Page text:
• 3 1
 To all the riders saying their seat is low enough to not use going down this device is clearly marketed towards someone else. Lots of guys (particularly old school dh guys) like a seat that can still be sat on and pedaled in the low position.

Not one of those guys Btw just point out who this meant for.
  • 2 0
 Read the whole article on their website and I'm sold on testing dropping the nose of my saddle by 5 degrees for my next ride. Just spent $$$ on a new 240mm OneUp dropper to solve the downhill clearance issues, so unlikely to buy anything else until gas drops below $2/ltr FFS
  • 14 9
 An expensive solution in search of a problem.
  • 3 0
 How to add two pounds to the highest point on your bike . First slap in a dropper post , extra cable and another lever on your handlebar . Then add an seat angle adjuster .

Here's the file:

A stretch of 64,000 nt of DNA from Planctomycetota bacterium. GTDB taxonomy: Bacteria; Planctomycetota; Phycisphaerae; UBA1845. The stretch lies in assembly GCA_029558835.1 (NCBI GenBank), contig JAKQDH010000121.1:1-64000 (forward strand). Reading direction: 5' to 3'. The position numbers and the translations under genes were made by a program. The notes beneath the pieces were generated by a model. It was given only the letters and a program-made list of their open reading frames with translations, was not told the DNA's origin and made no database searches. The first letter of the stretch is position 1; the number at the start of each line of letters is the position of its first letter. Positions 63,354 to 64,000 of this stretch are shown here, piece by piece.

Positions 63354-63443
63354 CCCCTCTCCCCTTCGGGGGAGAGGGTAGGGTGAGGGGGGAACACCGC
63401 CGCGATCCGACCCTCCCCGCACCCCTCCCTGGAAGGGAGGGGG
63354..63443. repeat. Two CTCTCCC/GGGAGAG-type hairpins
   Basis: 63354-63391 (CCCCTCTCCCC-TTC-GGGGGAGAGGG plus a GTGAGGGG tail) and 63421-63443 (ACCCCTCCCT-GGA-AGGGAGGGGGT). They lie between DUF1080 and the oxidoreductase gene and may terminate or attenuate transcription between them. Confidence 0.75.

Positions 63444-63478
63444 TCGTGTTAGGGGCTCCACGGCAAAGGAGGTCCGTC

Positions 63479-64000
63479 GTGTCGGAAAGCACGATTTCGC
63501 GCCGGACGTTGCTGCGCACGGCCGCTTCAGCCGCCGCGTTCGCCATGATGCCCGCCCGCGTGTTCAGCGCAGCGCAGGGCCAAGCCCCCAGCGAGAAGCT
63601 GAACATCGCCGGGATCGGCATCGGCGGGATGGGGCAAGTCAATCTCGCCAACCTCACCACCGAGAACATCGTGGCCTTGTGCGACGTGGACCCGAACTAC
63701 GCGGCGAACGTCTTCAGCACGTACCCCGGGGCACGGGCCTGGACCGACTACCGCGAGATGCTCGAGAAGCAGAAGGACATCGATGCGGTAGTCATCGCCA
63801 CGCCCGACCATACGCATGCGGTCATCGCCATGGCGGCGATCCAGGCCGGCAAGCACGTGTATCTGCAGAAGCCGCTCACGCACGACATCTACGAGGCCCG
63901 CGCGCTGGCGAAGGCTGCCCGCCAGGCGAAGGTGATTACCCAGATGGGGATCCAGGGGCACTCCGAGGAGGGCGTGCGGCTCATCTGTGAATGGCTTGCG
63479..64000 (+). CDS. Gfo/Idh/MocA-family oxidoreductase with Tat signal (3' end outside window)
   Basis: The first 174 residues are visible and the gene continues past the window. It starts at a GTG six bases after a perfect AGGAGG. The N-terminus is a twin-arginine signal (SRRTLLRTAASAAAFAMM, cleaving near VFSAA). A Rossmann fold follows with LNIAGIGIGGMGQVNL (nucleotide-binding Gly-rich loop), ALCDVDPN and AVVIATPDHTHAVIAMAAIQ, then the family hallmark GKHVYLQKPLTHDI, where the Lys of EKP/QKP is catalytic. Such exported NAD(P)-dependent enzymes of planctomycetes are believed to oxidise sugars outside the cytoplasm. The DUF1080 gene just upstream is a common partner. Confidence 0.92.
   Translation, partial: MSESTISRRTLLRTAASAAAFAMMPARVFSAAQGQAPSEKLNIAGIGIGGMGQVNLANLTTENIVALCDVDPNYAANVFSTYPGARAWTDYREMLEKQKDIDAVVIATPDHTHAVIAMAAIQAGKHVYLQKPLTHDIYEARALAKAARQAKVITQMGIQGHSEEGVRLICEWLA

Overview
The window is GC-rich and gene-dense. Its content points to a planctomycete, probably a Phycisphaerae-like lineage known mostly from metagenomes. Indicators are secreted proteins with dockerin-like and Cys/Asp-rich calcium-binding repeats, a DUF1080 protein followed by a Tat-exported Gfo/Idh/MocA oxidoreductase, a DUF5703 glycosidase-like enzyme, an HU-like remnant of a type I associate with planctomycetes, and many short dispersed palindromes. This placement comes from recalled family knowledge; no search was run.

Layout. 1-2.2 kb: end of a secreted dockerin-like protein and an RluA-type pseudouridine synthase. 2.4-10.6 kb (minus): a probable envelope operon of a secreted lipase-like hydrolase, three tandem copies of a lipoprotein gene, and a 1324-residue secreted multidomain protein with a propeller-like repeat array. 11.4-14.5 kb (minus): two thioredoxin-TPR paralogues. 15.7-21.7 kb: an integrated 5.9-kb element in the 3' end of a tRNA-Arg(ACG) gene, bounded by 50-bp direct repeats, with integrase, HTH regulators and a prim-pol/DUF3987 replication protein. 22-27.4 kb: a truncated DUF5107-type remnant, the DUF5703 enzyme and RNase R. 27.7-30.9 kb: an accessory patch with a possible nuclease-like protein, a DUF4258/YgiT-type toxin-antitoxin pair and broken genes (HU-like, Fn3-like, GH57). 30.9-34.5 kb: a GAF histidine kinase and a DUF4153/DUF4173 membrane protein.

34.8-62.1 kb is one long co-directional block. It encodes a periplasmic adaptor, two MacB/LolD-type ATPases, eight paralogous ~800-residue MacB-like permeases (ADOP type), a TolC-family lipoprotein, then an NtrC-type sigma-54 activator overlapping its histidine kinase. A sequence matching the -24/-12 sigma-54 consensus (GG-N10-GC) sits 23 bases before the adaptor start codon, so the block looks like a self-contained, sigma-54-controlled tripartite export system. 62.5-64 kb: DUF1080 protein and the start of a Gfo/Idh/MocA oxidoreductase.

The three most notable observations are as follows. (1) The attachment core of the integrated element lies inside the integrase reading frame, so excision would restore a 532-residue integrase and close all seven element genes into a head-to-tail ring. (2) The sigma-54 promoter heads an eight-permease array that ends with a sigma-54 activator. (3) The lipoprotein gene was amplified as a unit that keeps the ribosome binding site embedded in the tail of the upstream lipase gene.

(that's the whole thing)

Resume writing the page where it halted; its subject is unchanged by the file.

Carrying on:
• 8 4
 ive been riding for a long time and never thought .."sure wish my seat did something else" .
  • 5 2
 taking bets with myself on which mtb archetype shows up with this thing first...toss-up right now between can't-shut-up spreadsheet supermonitor and friend of owner
  • 4 1
 I’ve been looking for a solution to my numb nuts and sore hands… I think riding with my saddle nose level on flat and rolling terrain will help my hands and nose down on extended steep climbs would help my nuts… I’m hoping. I bought one and I’ll justify it to myself as a comfort device rather than something I needed. It makes sense to have an adjustable seat height and angle
  • 2 0
 @babathehutt: i wish your huttnuts well.
  • 1 0